The Freedom From Religion Foundation is asking a Kentucky county clerk to get rid of a Ten Commandments painting prominently on display in her office.
A large painting of the Ten Commandments is conspicuously exhibited at the Trigg County clerk's office. The painting says, "God spoke these words" and includes a modern and revised list of the Ten Commandments.
The Ten Commandments display breaches the Establishment Clause of the First Amendment, FFRF points out.
"In McCreary County v. ACLU, the Supreme Court ruled that a modern display of the Ten Commandments in two Kentucky courthouses violated the U.S. Constitution," FFRF Staff Attorney Patrick Elliott writes to Trigg County Clerk Carmen Finley. "The 6th U.S. Circuit Court of Appeals upheld a permanent injunction against such displays in 2010, finding that the counties acted with an impermissible religious purpose."
The Ten Commandments are reportedly not a part of a larger display, and so a reasonable observer would view it as an endorsement of religion by the county, FFRF asserts. By placing this display directly inside its governmental offices, the county is unmistakably sending a message that it gives the display its stamp of approval. The government has no business telling citizens which god they must have, how many gods they must have or that they must have any god at all. Trigg County needs to get rid of the display at once.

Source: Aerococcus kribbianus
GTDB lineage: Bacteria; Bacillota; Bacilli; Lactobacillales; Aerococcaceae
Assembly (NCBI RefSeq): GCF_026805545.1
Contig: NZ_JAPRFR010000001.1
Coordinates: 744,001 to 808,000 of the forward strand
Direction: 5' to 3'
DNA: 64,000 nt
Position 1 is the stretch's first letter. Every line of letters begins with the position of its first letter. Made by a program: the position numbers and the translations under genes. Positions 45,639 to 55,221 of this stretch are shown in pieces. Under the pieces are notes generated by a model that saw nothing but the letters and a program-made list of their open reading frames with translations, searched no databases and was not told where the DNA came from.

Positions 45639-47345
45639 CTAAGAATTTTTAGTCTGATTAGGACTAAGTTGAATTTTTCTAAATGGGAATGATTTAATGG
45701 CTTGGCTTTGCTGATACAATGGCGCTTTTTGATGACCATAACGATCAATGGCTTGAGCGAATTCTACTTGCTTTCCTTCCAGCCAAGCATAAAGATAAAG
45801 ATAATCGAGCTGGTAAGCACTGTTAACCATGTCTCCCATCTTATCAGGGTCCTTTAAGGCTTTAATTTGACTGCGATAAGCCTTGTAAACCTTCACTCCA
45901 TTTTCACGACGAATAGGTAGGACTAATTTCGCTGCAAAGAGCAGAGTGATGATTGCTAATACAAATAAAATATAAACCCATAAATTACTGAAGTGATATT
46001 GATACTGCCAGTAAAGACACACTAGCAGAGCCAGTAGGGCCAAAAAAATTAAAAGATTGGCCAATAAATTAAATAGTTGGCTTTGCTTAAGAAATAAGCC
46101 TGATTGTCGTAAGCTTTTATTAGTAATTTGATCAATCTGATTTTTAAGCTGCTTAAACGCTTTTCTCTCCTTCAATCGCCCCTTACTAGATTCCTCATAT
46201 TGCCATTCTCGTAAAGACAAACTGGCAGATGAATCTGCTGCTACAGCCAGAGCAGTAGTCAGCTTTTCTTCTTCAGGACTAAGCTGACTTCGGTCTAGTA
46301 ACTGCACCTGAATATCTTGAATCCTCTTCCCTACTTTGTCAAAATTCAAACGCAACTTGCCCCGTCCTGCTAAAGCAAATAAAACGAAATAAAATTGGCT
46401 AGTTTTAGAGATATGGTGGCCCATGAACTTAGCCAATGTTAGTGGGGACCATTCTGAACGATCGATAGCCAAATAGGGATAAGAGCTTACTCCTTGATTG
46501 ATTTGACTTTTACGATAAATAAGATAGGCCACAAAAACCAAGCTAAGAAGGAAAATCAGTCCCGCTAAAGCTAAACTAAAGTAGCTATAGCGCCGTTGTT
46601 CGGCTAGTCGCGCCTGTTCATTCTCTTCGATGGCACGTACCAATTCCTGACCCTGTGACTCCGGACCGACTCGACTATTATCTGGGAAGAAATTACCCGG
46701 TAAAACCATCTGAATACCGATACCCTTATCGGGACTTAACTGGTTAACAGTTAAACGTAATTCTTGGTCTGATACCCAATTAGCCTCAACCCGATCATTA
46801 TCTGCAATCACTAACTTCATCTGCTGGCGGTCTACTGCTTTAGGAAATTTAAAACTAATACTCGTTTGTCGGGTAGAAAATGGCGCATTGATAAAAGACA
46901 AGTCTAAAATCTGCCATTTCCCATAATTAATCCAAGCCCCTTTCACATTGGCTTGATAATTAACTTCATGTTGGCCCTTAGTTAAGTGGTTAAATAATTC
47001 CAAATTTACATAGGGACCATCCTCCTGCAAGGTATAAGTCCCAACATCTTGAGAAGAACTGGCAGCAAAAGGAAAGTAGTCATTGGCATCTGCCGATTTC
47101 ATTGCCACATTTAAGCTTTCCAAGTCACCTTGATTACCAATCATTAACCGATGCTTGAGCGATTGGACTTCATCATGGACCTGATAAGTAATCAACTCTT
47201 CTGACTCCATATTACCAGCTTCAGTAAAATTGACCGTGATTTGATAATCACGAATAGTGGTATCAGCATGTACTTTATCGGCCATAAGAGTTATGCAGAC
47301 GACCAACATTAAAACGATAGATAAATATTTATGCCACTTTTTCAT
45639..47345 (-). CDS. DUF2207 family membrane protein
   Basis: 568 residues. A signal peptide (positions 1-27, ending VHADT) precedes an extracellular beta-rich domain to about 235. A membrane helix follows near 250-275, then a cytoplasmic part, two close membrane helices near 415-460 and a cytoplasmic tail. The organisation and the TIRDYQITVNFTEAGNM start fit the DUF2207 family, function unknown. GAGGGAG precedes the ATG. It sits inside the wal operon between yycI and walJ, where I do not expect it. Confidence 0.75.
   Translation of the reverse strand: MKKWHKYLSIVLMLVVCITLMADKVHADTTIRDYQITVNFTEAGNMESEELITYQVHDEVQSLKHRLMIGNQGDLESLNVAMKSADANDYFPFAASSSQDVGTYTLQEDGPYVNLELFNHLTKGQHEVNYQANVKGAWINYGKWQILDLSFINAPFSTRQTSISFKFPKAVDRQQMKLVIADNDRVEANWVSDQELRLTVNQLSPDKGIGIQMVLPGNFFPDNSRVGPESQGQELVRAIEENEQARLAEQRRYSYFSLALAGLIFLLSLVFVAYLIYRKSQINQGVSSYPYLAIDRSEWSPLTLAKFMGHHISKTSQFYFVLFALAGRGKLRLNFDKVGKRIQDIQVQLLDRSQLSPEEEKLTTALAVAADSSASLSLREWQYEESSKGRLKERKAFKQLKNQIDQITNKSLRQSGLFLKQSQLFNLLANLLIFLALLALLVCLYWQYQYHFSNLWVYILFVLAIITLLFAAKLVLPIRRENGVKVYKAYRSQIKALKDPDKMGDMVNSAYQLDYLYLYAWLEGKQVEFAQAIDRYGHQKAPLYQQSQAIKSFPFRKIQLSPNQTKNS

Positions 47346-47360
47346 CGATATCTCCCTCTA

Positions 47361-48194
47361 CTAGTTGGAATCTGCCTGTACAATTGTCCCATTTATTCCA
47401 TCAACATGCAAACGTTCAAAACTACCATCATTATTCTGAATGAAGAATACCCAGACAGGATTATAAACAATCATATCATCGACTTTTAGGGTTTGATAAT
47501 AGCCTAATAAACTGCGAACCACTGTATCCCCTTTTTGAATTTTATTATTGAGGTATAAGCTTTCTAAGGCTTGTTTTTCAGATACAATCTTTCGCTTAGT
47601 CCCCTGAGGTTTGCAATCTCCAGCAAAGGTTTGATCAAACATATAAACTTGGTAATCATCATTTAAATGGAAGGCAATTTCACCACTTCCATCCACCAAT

"How can nonbelievers feel welcome in the Trigg County clerk's office when they have such an obviously biblical message staring them in the face?" asks FFRF Co-President Annie Laurie Gaylor.
Trigg County has been on FFRF's radar. A couple of months ago, the organization took on a local county judge executive for his refusal to marry a nonreligious couple.
And FFRF has had a recent Ten Commandments victory in Kentucky, in which a display was removed from the Rockcastle County courthouse after an objection from the nontheist group.
The Freedom From Religion Foundation is a national nonprofit dedicated to the separation of state and church, with almost 24,000 members all over the country, including nearly 200 and a chapter in Kentucky.